Zac Efron I never thought would be on my radar as an actor. While he delivered some fun performances, and even was in a few shows I enjoyed, he never struck me as someone that would go that extra mile for a performance. At least until I saw Gold.
Written (with Polly Smyth), directed by, and starring Anthony Haynes, Gold is a small-scale film that deals with the end of civilization. Set in the near future, the story takes us to a nameless desert where there is talk about the potential for survival. With the rest of the world breaking down, the concept of a new life is tantalizing, even if it is in a brutal wasteland.
Following our nameless protagonist (Zac Efron), who arrives on the back of a freight train, we as the audience know little about this man, or what he is trying to find. What little information that is given is through the dialogue with the driver (Haynes) as they make their way to the ‘compound’ in search of work and a new future.
In the small details we get, Efron’s character is shown to be ill-equipped for the brutal wasteland he has found himself in. From the way he wastes precious water, to using the air conditioning without considering the consequences, he is shown as someone that is doomed the minute he decides to make this journey.
“Efron manages Gold almost single-handedly, giving a sense of his pain, moral dilemmas, and will to survive in a way I did not think possible.”
But as the pair stop on their drive to deal with a car issue, Efron stumbles upon a gold nugget the size of a small car, just sitting in the sand. This seems like the golden opportunity both these men need, but one of them needs to stay behind and protect the find as the other tries to find tools and equipment to dig the gold out, and this is when Efron finds himself alone in a brutal desert for days.
What follows is Efron showing how he can deliver a brutally painful performance, showing his struggles as he tries to stay alive in some of the harshest conditions he has ever encountered. From sandstorms, to the heat of the sun, it is quickly shown how in over his head he really is, and how with each passing day, the hope for survival is slipping through his fingers like the sand he is constantly covered in.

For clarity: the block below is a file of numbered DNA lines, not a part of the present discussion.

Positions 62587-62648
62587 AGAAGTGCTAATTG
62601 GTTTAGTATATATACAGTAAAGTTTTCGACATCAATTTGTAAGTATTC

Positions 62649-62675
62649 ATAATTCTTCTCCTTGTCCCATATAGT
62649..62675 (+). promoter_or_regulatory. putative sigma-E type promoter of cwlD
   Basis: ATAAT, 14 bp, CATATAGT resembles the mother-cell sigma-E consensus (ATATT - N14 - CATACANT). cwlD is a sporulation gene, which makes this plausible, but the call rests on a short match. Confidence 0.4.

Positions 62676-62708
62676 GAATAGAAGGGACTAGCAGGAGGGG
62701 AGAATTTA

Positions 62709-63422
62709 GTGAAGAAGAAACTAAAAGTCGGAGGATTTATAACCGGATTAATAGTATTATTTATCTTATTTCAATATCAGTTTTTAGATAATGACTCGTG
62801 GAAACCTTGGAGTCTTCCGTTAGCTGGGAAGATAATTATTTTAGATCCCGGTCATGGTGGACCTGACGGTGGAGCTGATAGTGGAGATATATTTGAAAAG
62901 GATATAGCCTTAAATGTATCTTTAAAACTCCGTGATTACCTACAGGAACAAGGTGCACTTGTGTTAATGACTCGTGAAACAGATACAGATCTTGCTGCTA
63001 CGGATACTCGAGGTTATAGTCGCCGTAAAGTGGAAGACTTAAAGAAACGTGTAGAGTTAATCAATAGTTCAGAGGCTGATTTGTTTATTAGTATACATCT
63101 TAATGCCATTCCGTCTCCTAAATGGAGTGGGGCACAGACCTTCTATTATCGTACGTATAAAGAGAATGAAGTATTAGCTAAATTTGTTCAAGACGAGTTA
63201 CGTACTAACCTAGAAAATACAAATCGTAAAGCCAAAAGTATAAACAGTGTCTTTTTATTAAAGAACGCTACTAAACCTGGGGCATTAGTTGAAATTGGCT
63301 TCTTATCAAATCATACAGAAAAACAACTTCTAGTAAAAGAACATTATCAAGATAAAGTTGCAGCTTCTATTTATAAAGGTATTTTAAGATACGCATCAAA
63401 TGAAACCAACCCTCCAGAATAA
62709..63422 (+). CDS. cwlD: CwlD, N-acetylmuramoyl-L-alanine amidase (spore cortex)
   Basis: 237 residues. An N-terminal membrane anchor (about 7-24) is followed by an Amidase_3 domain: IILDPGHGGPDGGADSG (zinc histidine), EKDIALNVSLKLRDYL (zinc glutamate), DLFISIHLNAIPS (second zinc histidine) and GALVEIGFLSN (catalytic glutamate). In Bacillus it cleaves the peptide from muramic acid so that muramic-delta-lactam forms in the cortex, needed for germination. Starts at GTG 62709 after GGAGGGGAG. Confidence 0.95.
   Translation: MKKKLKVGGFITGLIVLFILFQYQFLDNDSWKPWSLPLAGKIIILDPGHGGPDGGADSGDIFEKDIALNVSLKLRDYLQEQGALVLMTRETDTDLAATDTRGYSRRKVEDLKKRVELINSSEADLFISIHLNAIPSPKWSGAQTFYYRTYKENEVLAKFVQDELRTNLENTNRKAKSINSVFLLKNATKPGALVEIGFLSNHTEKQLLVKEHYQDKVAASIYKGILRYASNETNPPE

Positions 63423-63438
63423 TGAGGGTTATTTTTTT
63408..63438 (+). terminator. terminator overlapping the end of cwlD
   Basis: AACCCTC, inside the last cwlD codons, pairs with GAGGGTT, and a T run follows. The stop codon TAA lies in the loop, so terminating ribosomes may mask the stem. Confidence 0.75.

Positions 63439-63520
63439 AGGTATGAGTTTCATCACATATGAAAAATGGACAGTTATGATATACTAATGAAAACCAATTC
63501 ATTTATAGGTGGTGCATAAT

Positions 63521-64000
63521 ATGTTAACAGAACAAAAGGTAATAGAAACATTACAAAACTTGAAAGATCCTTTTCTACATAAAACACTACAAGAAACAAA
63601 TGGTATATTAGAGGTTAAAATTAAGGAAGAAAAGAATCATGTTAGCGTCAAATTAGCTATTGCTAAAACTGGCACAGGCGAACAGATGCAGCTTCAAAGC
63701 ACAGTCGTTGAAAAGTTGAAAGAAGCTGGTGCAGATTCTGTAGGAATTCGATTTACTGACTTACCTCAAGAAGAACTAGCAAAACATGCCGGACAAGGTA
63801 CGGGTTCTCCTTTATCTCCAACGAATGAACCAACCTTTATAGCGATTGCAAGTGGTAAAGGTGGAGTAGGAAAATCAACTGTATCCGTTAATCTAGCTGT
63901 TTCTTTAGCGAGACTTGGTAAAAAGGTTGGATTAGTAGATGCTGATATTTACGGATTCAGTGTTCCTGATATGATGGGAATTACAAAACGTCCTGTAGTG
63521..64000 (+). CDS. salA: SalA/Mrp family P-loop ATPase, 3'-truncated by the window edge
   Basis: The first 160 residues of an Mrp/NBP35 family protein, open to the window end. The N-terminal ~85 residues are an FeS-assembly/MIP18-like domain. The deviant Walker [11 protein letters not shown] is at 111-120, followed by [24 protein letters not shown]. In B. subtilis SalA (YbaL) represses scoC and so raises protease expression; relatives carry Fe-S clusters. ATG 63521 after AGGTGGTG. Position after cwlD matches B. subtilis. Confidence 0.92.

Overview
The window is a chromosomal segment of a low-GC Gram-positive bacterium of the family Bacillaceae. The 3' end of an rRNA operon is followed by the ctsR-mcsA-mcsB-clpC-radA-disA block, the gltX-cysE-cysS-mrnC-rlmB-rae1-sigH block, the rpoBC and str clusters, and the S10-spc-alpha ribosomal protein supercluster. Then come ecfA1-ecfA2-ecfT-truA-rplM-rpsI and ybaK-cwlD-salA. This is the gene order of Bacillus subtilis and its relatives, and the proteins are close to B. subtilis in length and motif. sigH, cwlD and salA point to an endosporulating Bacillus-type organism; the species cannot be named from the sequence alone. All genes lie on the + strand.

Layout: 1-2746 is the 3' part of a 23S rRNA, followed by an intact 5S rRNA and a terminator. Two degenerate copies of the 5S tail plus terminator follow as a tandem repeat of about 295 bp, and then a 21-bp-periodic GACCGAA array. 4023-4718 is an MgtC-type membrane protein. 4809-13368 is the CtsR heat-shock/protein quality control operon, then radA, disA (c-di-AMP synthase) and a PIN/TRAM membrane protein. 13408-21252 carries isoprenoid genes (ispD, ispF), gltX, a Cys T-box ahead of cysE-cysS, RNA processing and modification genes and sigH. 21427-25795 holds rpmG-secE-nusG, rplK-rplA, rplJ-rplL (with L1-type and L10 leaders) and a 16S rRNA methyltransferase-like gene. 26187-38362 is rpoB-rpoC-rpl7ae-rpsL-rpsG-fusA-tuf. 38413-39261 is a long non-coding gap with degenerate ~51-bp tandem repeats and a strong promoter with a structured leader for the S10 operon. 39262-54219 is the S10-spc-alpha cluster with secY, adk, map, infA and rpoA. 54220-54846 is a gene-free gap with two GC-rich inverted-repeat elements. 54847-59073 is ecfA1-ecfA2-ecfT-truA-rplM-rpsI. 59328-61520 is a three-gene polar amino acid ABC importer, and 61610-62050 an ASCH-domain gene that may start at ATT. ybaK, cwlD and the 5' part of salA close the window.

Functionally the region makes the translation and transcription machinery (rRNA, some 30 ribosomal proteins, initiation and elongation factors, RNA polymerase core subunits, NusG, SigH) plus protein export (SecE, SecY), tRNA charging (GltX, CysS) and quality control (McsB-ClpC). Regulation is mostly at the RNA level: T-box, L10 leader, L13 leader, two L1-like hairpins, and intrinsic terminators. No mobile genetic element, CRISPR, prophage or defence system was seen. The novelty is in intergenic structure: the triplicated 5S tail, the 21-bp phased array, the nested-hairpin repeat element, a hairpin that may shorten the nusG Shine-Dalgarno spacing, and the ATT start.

Efron manages Gold almost single-handedly, giving a sense of his pain, moral dilemmas, and will to survive in a way I did not think possible. He manages to elevate what is a relatively simple concept into something worth watching. Bringing the struggle to live in an oddly relatable and painful way that is captivating to witness.
It is even more disappointing that Gold never builds enough universe to make Efron’s struggle make sense. The world-building feels muddled, with inconsistent tones and no clear picture as to why a desert wasteland is a better place to live than what would be happening in the cities. It would have helped to give a better understanding of what has happened to the world, especially if you want to make gold a source of excitement when there is no clear idea of how money works or if that would really make a difference when everyone is struggling.
But gripes aside, Gold is an interesting effort that does some things that make it well worth a watch. Zac Efron shows he has range and seeing an actor that, at one point in his career, was all about looks now struggling as his body is slowly destroyed by the heat, elements and animals is something to behold. While it won’t be winning any Oscars, Gold put Efron back on my radar, and I am very excited to see what he does next.